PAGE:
Word on the Street About the ELD Mandate

Posted January 24, 2018

Beginning in early December, failure to have an ELD or AOBRD resulted in a citation, although officials won’t legally start restricting trucks from operating without these devices until after April 1, 2018, for not complying with new transportation laws.

Here I will discuss some anticipated results of the ELD mandate.

  1. Driver Shortage May Worsen
    Driver shortage remains one of the greatest challenges within the transport sector. It is assumed that there will be many drivers who are not comfortable with ELDs due to concerns regarding privacy and other issues, and some will leave the industry as a result. Considering there is already a driver shortage, this is expected to exacerbate the problem.
  2. The Affect on Costs:
    Compliance Costs Put Additional Pressure on Margins
    Compliance costs are anticipated to be an issue but uncertainly exists. Complying with the mandate carries a cost of compliance for those companies that have not already implemented ELDs. The average cost of a basic device is estimated at $40 per vehicle per month. Costs increase as additional features such as vehicle performance and location tracking are added. Approximately $500 a year may not seem like much, but margins in the industry are already tight.
    Operational Costs May (or May Not) be Reduced
    Over time, ELDs are expected to reduce operational costs as it is anticipated that automating a paper-based process produces cost savings. However, drivers will still be required to maintain supporting documentation that they submit to their employer or keep on file, so any process-improvement savings may be offset. Capacity and productivity are expected to improve, however some carriers, particularly smaller operations that are not fully complying with Hours of Service, are expected to experience a reduction in driver productivity as ELDs come on line.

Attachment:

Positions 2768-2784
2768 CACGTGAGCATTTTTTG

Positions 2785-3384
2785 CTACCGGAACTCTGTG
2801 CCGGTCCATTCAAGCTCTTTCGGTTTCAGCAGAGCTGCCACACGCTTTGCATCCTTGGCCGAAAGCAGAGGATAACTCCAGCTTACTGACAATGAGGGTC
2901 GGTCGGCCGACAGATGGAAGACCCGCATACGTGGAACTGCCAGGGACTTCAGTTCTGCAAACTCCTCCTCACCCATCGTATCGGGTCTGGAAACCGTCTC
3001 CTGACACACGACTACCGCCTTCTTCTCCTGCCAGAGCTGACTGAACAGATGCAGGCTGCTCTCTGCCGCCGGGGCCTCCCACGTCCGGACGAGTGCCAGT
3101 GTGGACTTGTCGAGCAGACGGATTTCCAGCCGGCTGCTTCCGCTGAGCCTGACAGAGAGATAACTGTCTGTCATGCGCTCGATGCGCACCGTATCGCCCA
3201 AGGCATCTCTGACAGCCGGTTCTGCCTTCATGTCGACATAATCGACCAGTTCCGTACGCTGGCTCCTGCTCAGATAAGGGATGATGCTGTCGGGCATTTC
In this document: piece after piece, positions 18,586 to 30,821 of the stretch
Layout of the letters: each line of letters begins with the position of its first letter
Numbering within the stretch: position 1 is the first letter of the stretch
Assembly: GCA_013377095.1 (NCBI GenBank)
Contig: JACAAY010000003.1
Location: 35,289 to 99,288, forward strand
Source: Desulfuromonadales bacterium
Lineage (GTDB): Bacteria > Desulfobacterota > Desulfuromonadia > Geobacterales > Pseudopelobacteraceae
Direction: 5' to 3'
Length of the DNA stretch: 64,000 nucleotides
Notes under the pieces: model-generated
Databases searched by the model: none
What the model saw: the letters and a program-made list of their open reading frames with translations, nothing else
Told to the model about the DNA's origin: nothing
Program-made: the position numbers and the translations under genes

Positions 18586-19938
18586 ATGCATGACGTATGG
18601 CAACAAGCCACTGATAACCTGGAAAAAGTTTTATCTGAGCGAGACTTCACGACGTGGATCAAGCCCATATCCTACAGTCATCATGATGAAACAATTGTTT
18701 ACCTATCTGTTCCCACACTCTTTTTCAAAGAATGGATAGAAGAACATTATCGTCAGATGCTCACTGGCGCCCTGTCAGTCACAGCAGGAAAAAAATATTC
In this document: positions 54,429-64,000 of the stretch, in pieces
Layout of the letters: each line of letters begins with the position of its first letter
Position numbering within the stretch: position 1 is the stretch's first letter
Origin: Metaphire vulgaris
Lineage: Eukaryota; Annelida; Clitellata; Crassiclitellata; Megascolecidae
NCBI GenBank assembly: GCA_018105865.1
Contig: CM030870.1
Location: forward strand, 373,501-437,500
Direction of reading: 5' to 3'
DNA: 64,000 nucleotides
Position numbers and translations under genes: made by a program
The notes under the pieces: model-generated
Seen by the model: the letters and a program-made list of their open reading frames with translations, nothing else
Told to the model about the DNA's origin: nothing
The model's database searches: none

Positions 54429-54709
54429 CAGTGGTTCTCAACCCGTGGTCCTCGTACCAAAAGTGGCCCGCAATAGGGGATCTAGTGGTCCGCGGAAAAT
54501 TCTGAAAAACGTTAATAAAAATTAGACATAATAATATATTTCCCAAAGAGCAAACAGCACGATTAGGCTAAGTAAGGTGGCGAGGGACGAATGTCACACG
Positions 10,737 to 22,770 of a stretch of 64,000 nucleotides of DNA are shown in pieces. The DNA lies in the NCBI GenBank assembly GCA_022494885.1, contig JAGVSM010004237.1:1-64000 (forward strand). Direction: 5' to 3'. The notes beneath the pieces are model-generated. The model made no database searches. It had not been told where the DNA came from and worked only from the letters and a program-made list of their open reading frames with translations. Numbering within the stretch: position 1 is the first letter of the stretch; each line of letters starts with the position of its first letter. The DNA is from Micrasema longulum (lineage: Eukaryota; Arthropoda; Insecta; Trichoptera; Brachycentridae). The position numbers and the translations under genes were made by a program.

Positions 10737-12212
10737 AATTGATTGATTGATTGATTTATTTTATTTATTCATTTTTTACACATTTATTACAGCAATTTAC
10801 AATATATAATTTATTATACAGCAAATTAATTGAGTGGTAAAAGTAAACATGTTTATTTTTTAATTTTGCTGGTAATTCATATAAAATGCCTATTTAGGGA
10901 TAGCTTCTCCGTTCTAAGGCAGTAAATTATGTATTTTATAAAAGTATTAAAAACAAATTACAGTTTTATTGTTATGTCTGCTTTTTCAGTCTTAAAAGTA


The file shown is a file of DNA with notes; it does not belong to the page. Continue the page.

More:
Shipping Costs Are Expected to Rise
    Shipping costs are anticipated to increase given the reduction in capacity related to the ongoing driver shortage and smaller carriers exiting the market.
  3. AOBRDS vs ELDs – Save Yourself from a Citation
    It is of note that Automatic Onboard Recording Device (AOBRD) units are “grandfathered.” An AOBRD is a device that a motor carrier installed and required its drivers to use before the ELD compliance date of December 18, 2017. A motor carrier may continue to use grandfathered AOBRDs until, but no later than, December 16, 2019. After that, the motor carrier and its drivers must use ELDs. Some concerns have been reported relative to enforcement officials requiring printed reports when drivers are pulled over. However, some of these systems lack the capability to do so, and without these reports or an understanding of the difference between an ABORD and ELD, they may issue a citation that isn’t consistent with the new compliance laws. Educating your drivers about the mandate may help them negate these accusations in a similar situation.
  4. Potential Benefits
    It is hoped that improved compliance and driver/vehicle monitoring brought about by the implementation of ELDs should translate into safer roadways, fewer accidents, and lower insurance premiums.

Keep on Trucking with a Trusted Finance Expert

Only time will tell exactly what impact the ELD mandate will have on individual trucking companies and the industry in general. Embracing this change could put an initial burden on your company’s cash flow, but, not only is it necessary to keep business moving, it may also benefit your company over time. In the meantime, consider obtaining working capital from a lender like CCG that stays abreast of industry modifications like the ELD Mandate and understands what this means for businesses like yours. Together, we can make this a small bump on the road, so you can keep on trucking. Contact us today.


Mark Lempko
About
Mark
Senior Vice President – Northeast & Canada Division, Commercial Credit Group